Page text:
Cows walk along a Delhi Street. Image source: Wikimedia via McKay Savage. Photograph: (Others)
Asgar Ansari was rescued by police personnel and taken to a nearby hospital where he died during the course of treatment
In yet another case of cow vigilantism in India, a Muslim man accused of carrying beef was beaten to death by a mob in Jharkhand's Ramgarh district on Thursday.
Alimuddin alias Asgar Ansari was carrying the "banned meat" in a Maruti van when a group of people stopped him, brutally attacked him, and set his van on fire, PTI quoted police as saying.
Asgar Ansari was rescued by police personnel and taken to a nearby hospital where he died during the course of treatment.
The incident took place in Bajartand village.
Additional Director General of Police RK Mallik was quoted as saying by news agency IANS that his death was a case of premediated murder.
The top police official said Asghar had been chargesheeted for child abduction and murder, and that some people involved in beef trade had hatched a conspiracy to kill him. He added that Asghar's killers had been identified.
This is the second incident of death in the name of cow vigilantism in Jharkhand in the last three days.
On Tuesday, a mob of around 1000 people beat up a Muslim dairy owner and set his house on fire after finding a dead cow inside his house in Giridih district.
On June 22, a Muslim teenager from Haryana was lynched to death allegedly by his co-passengers in a train after an argument. The crowd allegedly called him and his two brothers, who were injured, as beef-eaters.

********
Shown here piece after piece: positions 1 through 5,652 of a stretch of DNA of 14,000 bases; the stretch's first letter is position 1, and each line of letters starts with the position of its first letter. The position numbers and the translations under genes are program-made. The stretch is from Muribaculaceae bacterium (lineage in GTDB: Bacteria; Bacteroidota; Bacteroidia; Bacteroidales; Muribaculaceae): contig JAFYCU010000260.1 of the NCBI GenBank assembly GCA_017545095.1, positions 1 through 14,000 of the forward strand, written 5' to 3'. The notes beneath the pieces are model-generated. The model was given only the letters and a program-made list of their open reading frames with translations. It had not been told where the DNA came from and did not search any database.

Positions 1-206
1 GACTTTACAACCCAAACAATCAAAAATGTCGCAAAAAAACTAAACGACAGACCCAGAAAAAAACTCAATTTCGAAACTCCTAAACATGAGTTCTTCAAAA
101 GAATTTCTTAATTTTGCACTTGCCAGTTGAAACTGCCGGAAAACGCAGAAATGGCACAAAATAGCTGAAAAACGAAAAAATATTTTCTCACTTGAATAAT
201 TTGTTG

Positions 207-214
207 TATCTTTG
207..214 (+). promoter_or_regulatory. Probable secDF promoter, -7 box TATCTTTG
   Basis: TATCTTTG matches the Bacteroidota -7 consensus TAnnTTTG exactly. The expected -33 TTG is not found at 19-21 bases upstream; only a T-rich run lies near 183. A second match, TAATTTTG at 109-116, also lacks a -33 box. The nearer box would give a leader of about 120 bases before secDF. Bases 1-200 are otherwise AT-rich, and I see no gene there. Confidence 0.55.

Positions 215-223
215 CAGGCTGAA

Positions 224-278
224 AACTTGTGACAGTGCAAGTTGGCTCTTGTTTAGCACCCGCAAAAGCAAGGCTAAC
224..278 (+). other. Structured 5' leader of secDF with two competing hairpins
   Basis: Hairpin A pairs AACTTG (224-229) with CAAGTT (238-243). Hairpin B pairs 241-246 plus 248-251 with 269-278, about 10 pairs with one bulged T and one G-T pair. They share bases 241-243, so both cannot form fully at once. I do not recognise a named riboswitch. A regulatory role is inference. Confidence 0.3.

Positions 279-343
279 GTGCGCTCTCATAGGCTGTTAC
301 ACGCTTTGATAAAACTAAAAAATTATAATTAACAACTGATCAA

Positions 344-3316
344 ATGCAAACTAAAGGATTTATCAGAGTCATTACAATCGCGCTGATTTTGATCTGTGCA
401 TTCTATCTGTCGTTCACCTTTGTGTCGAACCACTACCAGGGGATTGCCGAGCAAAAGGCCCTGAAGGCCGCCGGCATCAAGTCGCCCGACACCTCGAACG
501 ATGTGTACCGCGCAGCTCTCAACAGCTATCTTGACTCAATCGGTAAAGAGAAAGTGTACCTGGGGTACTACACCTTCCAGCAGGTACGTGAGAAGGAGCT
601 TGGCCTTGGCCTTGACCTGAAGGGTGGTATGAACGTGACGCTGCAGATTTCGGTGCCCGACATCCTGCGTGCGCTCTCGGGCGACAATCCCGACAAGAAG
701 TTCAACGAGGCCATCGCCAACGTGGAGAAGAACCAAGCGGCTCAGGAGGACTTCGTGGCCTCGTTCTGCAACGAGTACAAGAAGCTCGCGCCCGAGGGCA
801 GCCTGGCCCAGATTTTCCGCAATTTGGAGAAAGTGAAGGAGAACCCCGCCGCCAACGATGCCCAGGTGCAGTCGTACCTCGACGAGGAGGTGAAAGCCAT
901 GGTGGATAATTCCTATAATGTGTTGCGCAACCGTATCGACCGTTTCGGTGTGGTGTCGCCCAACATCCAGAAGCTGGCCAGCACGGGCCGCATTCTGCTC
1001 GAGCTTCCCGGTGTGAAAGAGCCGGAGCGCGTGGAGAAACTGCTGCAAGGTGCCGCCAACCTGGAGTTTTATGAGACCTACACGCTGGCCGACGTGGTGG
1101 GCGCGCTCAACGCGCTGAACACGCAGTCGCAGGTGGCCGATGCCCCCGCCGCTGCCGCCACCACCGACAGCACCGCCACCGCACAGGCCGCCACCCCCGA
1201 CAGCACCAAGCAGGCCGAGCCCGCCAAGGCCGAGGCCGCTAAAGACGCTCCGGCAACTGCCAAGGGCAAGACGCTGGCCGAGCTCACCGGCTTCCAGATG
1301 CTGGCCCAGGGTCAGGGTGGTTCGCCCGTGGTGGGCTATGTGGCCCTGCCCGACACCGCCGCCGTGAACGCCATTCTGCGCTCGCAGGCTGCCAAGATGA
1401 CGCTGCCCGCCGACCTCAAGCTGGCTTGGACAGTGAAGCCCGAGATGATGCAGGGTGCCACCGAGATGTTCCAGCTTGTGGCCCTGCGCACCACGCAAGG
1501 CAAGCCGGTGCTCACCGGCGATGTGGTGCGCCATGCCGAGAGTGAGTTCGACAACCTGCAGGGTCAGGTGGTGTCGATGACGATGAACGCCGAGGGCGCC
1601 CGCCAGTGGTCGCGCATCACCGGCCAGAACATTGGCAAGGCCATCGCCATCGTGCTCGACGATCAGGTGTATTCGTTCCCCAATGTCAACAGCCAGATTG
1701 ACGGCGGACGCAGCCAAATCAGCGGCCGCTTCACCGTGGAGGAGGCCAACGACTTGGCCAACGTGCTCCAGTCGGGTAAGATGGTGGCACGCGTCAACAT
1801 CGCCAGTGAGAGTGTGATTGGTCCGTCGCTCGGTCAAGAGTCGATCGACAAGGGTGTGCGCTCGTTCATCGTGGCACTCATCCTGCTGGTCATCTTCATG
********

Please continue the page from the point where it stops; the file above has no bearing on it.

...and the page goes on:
The incident comes the same day that Prime Minister Narendra Modi said that killing people in the name of cow-worship was unacceptable and that India is "a land of non-violence", the land of "Mahatma Gandhi".
The Opposition hit back with Congress leader Rahul Gandhi saying the prime minister's statement was "too little too late."
CPI(M) general secretary Sitaram Yechury said Modi should ensure strict action against cow vigilantes rather than reminding people of Mahatma Gandhi's ideals.
Protests were held in cities across India on Wednesday against a wave of attacks on Muslims by mobs that accuse them of killing cows or eating beef.
Protesters said they feared for their safety and called on PM Modi to do more to protect Muslims, who constitute 14 percent of India's 1.3 billion people.
Critics accuse right-wing Hindu groups, some linked to Modi's party, of not doing enough to stop violence against Muslims and lower-caste Hindus who eat beef or work in the meat and leather industries.
The Centre has banned the trading of cattle including buffalo for slaughter. The slaughter of cows, considered holy in Hinduism, is banned in most Indian states and laws on the issue have become more stringent over the past few years.